Due to competing land use practices, it is not easy for tule elk to freely move between sub-populations; this requires the Department of Fish & Wildlife to take action in order to meet statewide management objectives.To help maintain healthy herds, every so often CDFW is tasked with capturing and relocating healthy elk to different established
herds. Removing elk from one herd and placing them in another helps to simulate the natural movement of individuals between herds which increases genetic diversity, an important function of a healthy population.
The Wildlife Investigations Lab took part in one such capture and relocation effort at the end of March. A total of 36 elk were captured via helicopter from the San Luis National Wildlife Refuge near Los Banos. Once elk were netted from the helicopter, they were processed by capture teams. Capture teams took measurements, collected hair, blood, and other biological data to assess the health of the herd before they moved on to their new locations.
The animals were successfully released to join their new herds. A portion of the captured animals were also radio-collared to collect post-release movement information.
To read the CDFW news release from this successful capture, click here.
For more information on the CDFW Elk Program, click here.
Interested in more tule elk biology? Click here.
By Tom Batter, WIL Scientific Aid
California has been experiencing persistent dry conditions since 2012. According to the National Drought Mitigation Center at the University of Nebraska-Lincoln, 99% of California is currently abnormally dry, 67% of California is in extreme drought, and almost 10% is experiencing exceptional drought — and it may not let up soon. The implication of a drought emergency is relatively straightforward: there is a severe lack of water. This lack of water affects Californians in many ways, be it economically or socially. But how does it affect the state’s wildlife?
California’s wildlife depends on water just as it’s citizens do. With water resources becoming increasingly rare, a “domino effect” takes place in the ecosystem. Drought conditions negatively impact habitat through resource deterioration and wildfire, causing migration and behavior changes of animals. Wildlife become concentrated in remaining suitable habitat, increasing chances for disease outbreaks due to close contact.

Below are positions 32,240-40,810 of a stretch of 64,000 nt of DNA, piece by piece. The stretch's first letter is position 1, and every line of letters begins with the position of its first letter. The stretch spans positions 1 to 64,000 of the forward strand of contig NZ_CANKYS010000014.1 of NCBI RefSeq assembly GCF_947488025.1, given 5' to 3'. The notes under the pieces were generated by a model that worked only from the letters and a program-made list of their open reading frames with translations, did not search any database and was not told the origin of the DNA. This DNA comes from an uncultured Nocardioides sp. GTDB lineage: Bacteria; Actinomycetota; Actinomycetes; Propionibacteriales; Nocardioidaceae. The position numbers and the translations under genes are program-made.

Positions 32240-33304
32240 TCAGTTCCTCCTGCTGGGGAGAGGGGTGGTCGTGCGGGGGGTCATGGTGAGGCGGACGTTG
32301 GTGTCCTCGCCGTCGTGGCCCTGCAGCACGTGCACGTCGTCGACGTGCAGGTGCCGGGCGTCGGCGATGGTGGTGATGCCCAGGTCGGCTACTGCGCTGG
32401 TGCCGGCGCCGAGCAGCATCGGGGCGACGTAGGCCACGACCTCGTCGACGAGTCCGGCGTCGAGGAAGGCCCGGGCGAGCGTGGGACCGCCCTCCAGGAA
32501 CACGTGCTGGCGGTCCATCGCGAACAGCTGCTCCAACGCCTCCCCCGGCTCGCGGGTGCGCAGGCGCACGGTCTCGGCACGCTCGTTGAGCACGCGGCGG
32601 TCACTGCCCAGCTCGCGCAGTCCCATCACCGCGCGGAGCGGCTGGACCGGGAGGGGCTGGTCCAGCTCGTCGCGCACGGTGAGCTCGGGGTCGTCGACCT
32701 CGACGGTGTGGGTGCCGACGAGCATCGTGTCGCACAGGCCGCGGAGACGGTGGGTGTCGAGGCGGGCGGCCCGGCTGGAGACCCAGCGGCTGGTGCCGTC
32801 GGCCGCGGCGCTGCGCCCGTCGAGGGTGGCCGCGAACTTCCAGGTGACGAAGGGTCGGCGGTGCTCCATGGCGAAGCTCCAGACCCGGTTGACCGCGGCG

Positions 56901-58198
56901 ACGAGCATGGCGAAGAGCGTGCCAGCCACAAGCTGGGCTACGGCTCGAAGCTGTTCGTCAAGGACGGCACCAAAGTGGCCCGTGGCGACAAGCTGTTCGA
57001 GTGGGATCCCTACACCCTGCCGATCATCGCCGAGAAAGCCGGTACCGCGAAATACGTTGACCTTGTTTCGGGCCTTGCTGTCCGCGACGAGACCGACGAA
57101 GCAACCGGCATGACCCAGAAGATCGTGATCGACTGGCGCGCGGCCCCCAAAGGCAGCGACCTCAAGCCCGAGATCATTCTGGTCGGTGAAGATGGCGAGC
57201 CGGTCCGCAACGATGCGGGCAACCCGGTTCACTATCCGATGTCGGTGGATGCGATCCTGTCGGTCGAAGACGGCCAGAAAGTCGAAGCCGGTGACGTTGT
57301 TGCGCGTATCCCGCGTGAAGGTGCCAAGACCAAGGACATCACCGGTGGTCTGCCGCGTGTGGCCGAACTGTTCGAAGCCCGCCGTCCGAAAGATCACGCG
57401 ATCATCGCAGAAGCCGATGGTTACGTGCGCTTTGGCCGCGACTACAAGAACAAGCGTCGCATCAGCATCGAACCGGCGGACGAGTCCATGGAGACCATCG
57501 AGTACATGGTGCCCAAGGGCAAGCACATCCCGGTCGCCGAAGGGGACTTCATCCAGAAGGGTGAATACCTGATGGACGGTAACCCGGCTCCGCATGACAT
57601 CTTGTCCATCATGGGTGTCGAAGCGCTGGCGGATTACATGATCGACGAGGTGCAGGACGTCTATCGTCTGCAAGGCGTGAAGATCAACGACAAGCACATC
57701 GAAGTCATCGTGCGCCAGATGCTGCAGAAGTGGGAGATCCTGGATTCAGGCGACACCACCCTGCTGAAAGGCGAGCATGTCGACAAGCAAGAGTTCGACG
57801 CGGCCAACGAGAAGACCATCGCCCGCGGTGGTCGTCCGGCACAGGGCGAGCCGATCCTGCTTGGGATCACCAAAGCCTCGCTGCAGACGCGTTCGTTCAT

It begins at the producer level. As drought intensity increases, vegetation growth is stymied. Plants that lack necessary water resources respond by reducing new stem growth while previously produced stems will shrivel and die. The obvious effect from lowered plant production is a reduction in food availability for herbivores. This in turn reduces populations of insects, reptiles, wild rodents, and hares which many small carnivores and raptors rely upon for food.
With lower food availability, animals tap into their body’s fat reserves. Utilizing fat reserves will ultimately lead to starvation for wildlife whose nutritional needs are not eventually fulfilled. Beginning in mid-December, WIL began documenting increased mortality of young red-tailed hawks in central and southern California. Investigation revealed poor body condition, emaciation, and secondary bacterial or fungal infections. A similar event occurred the previous winter, also in dry conditions.
Reduced plant growth also negatively affects available cover for wildlife. Cover is an important element for prey species to evade predators. As plant life diminishes, landscapes become more open. For some wildlife, such as ground nesting birds, the likelihood of predation increases as these drought ridden landscapes open up.
With the odds already stacked against them, wildlife in drought conditions are also forced to travel greater distances in search of food and water resources. Some behavior changes may take place as a result; for example, typically nocturnal species such as raccoons and opossums may remain active well into the daylight hours seeking food. The extra effort for nutrients puts these animals at an increased risk of exhaustion, starvation, predation, and disease.